Over-16s in the UK will finally be able to get vaccinated – but they might have to wait weeks until their first jab, regulators have decided.
Health and social care secretary Sajid Javid has confirmed Downing Street will be following this latest advice from its independent advisory board, the Joint Committee on Vaccination and Immunisation (JCVI), to make another age bracket eligible for the jab.
Up to this point, the vaccine was only available to over 18s, and those aged 12 and over with underlying health conditions or who live with immunosuppressed individuals.
The JCVI previously advised against vaccinating most children under 18 until more data on the safety of the jab was available.
Now, the specialists have recommended rolling the vaccines out to healthy 16 and 17-year-olds.
Javid said: “I have accepted their expert recommendations and I have asked the NHS to prepare to vaccinate those eligible as soon as possible.”
When can 16 and 17-year-olds get their jab?
This new phase of the rollout will be handled by the Department of Health and Social Care, which works with NHS England, NHS Improvement and Public Health England.
JCVI expect it to become operational in a few weeks, but no clear timeframe has yet been announced.
It might take a while for this age bracket to become fully vaccinated too.
While advocating for this age group to receive two jabs – just like the adult population – the JCVI intends to reveal its findings about what kind of interval should be scheduled between the two doses further down the line.
Professor Wei Shen Lim, Covid chair for the JCVI, said in a statement: “After carefully considering the latest data, we advise that healthy 16 to 17-year-olds are offered a first dose of Pofizer-BioNTech vaccine.
“Advice on when to offer the second dose will come later.
“While Covid-19 is typically mild or asymptomatic in most young people, it can be very unpleasant for some and for this particular age group, we expect one dose of the vaccine to provide good protection against severe illness and hospitalisation.”
The committee is looking at a longer gap between each jab compared to some countries which have adopted a three-week interval because it is waiting for more data to come in.
The JCVI emphasised that it came to this decision by studying the harms and benefits that vaccine could bring to this age bracket, rather than the knock-on effect this new wave of vaccination might have on the adult population.
The regulators also noted that if a child is considered able to understand the risks and benefits of the treatment being offered to them – in this case, the Covid vaccine – they are legally permitted to give their own consent.
So, what’s changed?
There have been concerns that younger people could suffer from greater side–effects from the vaccine.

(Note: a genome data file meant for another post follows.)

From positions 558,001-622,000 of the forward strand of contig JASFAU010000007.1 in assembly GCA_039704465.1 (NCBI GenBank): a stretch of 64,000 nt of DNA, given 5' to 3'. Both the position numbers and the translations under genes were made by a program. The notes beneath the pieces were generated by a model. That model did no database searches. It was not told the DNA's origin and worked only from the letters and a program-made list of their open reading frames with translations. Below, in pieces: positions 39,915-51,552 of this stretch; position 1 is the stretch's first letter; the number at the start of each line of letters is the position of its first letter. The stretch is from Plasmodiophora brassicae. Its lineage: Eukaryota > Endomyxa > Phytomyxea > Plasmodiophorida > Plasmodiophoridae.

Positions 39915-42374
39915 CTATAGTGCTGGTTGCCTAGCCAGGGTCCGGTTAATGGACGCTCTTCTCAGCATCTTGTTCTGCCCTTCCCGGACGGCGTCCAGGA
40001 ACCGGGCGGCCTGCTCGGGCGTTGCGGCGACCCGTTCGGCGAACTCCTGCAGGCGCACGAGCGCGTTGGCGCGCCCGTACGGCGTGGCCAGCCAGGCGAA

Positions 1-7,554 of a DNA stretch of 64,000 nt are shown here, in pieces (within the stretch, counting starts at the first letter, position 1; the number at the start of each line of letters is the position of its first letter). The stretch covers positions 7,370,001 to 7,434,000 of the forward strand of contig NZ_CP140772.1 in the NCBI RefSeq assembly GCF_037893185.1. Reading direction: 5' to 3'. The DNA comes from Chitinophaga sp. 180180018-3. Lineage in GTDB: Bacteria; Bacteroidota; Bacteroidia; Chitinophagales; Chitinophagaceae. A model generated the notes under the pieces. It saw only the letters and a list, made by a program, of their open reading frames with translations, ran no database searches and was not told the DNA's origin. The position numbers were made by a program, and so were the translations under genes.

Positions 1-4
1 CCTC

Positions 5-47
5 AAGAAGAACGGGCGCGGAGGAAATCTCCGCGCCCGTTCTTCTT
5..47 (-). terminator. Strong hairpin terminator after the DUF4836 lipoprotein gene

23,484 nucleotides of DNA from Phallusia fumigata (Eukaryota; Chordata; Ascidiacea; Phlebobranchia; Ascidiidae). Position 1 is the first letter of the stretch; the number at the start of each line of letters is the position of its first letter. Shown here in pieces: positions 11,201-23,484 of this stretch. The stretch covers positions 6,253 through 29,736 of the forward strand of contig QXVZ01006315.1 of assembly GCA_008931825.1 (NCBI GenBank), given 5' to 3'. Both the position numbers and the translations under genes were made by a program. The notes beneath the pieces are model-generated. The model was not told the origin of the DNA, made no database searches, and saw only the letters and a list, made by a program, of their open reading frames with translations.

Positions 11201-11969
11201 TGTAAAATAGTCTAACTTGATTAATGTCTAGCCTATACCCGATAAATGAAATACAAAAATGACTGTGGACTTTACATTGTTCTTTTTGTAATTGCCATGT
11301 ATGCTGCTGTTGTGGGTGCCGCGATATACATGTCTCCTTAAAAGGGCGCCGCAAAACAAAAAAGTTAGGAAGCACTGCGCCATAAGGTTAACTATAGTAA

But the JCVI confirmed, based on its data, that serious subsequent events like the heart condition myocarditis only occur in extremely rare cases and many recover quickly.
Universities minister Michelle Donelan also told Sky News this morning that the government had been waiting for the JCVI to make a decision on vaccinating this age group.
She said this was due to the government’s trust in the specialist committee, adding: “At every stage throughout the pandemic we’ve adopted their advice on this.”
She continued: “They are the experts of course when we’re determining the vaccine rollout.”
There is an argument among some scientists that the JCVI’s decision has come “too little, too late” and that the UK is still behind the rest of the Western world in vaccinating the younger generations.
This group of 18 scientists, called Lancet, claimed the decision means this age group will not be vaccinated ahead of returning to school in September.
It also pointed out that the Pfizer vaccine was approved by the Medical and Healthcare Regulatory Agency (MHRA) for over-16s back in December.
Why is this decision such a big deal?
This new move could turn the corner for the UK, according to one specialist.
Professor Paul Elliot, the director of the React programme and Imperial College London’s epidemiology and public health medicine told Sky News that the surge of infections seen last month was “driven” by the younger generations.
The professor explained: “The highest rates of infection were in the 13 to 24-year-old group.”
He also said that the viral load was lower in those who had been double-vaccinated compared to the unvaccinated, meaning the chance of passing the virus on was significantly lowered.
By vaccinating this younger group, the UK is now on a similar course to some of its European neighbours, although countries such as France have already made the jab available to those aged 12 and over.
Those eligible for the vaccine in the UK will receive the Pfizer-BioNTech jab as it is the only one approved for under 18s by British regulators, although AstraZeneca is still being trialled.
The news has come amid concerns those in the 18 to 24-years-old age bracket are reluctant to get jabbed, which has lead the government to introduce various incentives to encourage the young to get vaccinated.
While data from the Gov.uk dashboard showed that vaccine rates have slowed within most age groups, they are still rising among those aged 18-24.
What about younger age groups?
The JCVI did not rule out future vaccines for the next age group – healthy 12-15-year-olds – but it is waiting for more concrete data before making a decision.
For now, the committee is sticking to its previous recommendation that the vaccines should only be accessible to 12-15-year-olds with underlying health condition or who live with a person who is immunosuppressed.
But, scientists at Lancet have called for jabs for 12-17-year-olds, and have criticised the JCVI’s lack of transparency when it comes to the risk-benefit analysis behind their major decisions.
This article originally appeared on HuffPost UK and has been updated.